One page? or many? evaluating single-page applications

Since the start of the internet, web applications have been on the rise as opposed to now “traditional” desktop applications. In fact, not only that web applications have overtaken desktop ones, but desktop applications are in risk of going extinct.

Modern Software industry has blurred the line between “web developer” and “software developer”, nowadays, both are actually web developers (baring specialization nuances).

Why is this happening? Well, many reasons. Web apps are more accessible, you just need internet which is everywhere now. They a compatible across all devices, systems and browsers. Web apps are easier to distribute, update and maintain.

To clarify, this post is not about comparing the use of a single page for your website or multiple pages. In other words, presenting all your content in one inclusive long page or dividing it across sub-categorized pages. Read THIS great article if you want to learn about that particular debate.

I will try in this post to dissect the differences between Single-Page Applications (SPA) and Multi-Page Applications (MPA). What advantages does one hold over the other and when to use which these approaches for your website.

Single-Page Applications

A SPA is a web app that loads an HTML document one time when you first access it, then never reloads the page again. Whenever you interact with anything on the page, it refreshes parts of the page only (parts of the DOM. Or components). Examples of famous sites that use this technology are Google, Facebook and Youtube.

SPAs create the illusion of instant data access, they keep the user immersed by eliminating browser reloading which breaks the flow of the experience and adds extra wait time. This makes the web app feel like a desktop app and that all this data is already loaded when it’s actually not.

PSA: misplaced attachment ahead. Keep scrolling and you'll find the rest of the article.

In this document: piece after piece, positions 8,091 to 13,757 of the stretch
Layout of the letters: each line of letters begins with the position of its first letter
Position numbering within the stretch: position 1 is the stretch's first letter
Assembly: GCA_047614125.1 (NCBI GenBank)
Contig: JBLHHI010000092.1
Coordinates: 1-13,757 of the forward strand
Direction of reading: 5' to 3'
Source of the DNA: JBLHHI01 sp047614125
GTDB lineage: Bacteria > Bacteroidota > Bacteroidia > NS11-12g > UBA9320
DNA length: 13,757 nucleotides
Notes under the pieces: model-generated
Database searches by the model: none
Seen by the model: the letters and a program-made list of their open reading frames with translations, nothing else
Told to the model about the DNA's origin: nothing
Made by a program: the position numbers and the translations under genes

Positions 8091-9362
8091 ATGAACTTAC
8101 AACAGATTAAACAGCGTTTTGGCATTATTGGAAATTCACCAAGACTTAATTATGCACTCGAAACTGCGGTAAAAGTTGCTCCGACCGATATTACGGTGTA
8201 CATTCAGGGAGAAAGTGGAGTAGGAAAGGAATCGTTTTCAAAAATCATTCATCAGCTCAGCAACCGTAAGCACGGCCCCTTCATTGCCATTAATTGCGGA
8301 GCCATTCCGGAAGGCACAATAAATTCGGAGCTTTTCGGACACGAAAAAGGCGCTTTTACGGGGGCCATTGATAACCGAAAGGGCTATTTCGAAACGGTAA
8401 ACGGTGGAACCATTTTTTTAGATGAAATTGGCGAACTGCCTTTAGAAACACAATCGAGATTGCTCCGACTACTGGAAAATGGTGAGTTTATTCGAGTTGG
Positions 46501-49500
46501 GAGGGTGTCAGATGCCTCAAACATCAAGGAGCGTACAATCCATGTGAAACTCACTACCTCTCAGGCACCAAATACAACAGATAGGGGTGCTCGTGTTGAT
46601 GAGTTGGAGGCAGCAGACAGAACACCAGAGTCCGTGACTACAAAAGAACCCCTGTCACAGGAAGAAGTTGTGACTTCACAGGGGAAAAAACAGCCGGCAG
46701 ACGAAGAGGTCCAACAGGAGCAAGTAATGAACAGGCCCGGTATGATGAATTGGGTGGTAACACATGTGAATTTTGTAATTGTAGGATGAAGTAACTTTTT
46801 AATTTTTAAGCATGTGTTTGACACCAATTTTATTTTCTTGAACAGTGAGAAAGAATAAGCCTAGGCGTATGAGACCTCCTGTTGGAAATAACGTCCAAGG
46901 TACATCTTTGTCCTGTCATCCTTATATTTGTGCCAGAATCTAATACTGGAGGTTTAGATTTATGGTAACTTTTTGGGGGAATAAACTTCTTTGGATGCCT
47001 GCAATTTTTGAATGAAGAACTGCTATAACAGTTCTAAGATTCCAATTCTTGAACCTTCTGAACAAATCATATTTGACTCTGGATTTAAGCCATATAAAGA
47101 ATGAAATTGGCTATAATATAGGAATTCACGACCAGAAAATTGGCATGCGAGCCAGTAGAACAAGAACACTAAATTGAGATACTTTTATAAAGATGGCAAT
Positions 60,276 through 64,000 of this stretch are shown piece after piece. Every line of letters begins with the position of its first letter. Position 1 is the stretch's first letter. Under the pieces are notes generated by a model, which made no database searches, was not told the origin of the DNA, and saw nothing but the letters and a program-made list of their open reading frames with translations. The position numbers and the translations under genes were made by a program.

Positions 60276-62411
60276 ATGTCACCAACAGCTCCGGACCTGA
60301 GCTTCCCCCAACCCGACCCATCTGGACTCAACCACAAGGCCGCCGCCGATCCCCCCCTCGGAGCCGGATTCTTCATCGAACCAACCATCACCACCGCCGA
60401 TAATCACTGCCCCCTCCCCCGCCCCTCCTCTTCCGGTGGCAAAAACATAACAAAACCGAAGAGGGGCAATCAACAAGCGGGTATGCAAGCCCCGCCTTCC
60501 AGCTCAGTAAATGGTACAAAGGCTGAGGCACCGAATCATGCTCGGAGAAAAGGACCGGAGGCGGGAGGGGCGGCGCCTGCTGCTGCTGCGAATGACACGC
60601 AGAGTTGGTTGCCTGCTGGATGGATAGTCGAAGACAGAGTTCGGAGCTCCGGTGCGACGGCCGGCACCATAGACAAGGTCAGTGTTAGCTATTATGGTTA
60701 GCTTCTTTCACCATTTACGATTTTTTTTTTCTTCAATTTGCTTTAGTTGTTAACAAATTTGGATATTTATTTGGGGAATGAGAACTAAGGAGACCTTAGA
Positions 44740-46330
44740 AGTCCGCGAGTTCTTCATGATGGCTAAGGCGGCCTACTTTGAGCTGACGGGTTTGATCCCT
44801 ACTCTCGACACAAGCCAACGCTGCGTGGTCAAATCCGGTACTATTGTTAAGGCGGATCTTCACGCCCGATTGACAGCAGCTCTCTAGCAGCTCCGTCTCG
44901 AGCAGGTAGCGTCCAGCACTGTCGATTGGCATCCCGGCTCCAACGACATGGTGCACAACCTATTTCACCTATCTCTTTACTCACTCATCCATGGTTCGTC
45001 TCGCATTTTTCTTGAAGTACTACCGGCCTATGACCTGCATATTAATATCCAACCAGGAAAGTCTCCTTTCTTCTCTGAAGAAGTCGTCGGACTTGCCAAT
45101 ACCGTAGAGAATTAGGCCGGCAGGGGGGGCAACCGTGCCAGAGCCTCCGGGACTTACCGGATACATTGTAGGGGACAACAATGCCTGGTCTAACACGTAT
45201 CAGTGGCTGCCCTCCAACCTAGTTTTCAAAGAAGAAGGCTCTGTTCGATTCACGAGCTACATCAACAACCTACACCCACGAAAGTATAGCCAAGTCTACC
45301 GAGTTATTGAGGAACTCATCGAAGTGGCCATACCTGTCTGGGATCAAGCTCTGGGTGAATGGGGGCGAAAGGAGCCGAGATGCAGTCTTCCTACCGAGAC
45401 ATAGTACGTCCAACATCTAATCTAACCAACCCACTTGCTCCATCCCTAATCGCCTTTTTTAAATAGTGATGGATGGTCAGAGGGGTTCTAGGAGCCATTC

Whenever a user clicks a link on a SPA, the app sends an AJAX call behind the scenes to fetch data from the server then process it using JavaScript and then display it on the page, all without refreshing the page.

You can create a Single-Page Application using just JavaScript with the assistance of JQuery to manage your AJAX calls. However, modern JS front-end frameworks make this task easier and modulate the application’s components in an organised manner that facilitates the development work flow. Biggest of these Frameworks are React, Angular, Vue and Ember.

Pros

  • Speed: Your assets (HTML, CSS and JS) are loaded once, and only parts of your page and data are requested from the server making it extremely responsive.
  • Flexibility: SPA frameworks work by fetching data using RESTful APIs displaying it in any form they like, this allows us to create different designs for the same data.
  • Adaptability: JS frameworks are not tightly coupled with back-end business logic, therefore we can change and update everything on the front-end without having to touch server side code.
  • Using the same REST API as a SPA, you can create a mobile app that show the same data but runs natively on a mobile system.